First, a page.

Search form

Students Aid NASA in Gathering Forecasting, Earthquake Data

Students Aid NASA In Gathering Forecasting, Earthquake Data

NASA is working with a group of students in Alaska to collect data for the Global Earthquake Forecasting System. 

The high school students involved in the Tribal Scholars Program  in Ketchikan, Alaska will perform tests and interpret data with the goal of identifying early earthquake signals, according to an article on WashingtonTimes.com.

"The GEFS platform was installed on the roof of Ketchikan High School and started collecting data Jan. 16," the article said. "The sensors in the platform track levels of pre-earthquake signals, including carbon monoxide, sulfur dioxide and nitrogen dioxide, as well as electrical currents, according to Ron Fortunato of Trillium Learning, an education outreach organization that connects professional and student researchers."

According to the article, "these pre-earthquake signals eventually could buy valuable time in which nuclear reactors can be secured or people evacuated, Fortunato said. GEFS platforms in Kodiak picked up an electric current on Jan. 17, but the earthquake didn’t happen for nearly 31 hours - it finally hit near Talkeetna early Monday morning."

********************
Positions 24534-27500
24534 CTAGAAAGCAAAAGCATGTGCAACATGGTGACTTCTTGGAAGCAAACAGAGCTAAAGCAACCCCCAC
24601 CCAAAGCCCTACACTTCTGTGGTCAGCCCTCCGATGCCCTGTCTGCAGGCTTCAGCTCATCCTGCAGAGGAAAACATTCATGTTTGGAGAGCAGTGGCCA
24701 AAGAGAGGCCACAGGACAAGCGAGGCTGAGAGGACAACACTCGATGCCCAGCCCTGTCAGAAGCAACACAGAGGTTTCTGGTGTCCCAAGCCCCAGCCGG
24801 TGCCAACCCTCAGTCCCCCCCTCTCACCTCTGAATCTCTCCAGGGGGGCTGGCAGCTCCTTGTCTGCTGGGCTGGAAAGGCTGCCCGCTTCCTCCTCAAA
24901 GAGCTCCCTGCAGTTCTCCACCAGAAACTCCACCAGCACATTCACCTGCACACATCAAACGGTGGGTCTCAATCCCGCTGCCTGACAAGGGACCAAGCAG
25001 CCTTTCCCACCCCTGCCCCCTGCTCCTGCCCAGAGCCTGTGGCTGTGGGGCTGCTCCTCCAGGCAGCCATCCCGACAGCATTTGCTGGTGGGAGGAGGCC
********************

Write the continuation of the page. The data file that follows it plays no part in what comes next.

"For TSP students and teachers in the next few months, it will mean experiments like starting cars in the parking lot below the platform or turning off electrical systems within the school to see how much 'noise' events happening in Ketchikan will produce and affect the data," the article said. "TSP science teacher Joey Fama said the way that TSP, which is a joint operation between Ketchikan Indian Community and the Ketchikan School District, is organized - with no bell schedules - allows for projects like this."

“Part of the beauty of this program is we can do larger projects, and we have some flexibility with time, so we have a couple of bigger projects for science in this next semester and this will just fit in there,” Fama said in the article.

Read the full story and comment below.

Article by Kassondra Granata, Education World Contributor

Latest Education News
What better way to promote summer learning than to engage in STEM activities?
Why Singapore's math curriculum is creating the world's best and brightest in the subject.
Sexual assault cases persist from elementary school up through college, so what's the solution to make schools safer?
Some experts are arguing that more classrooms that utilize blended learning will help decrease the high number of...
Parents in the Hazelwood School District are no different than many parents across the country in that they don't...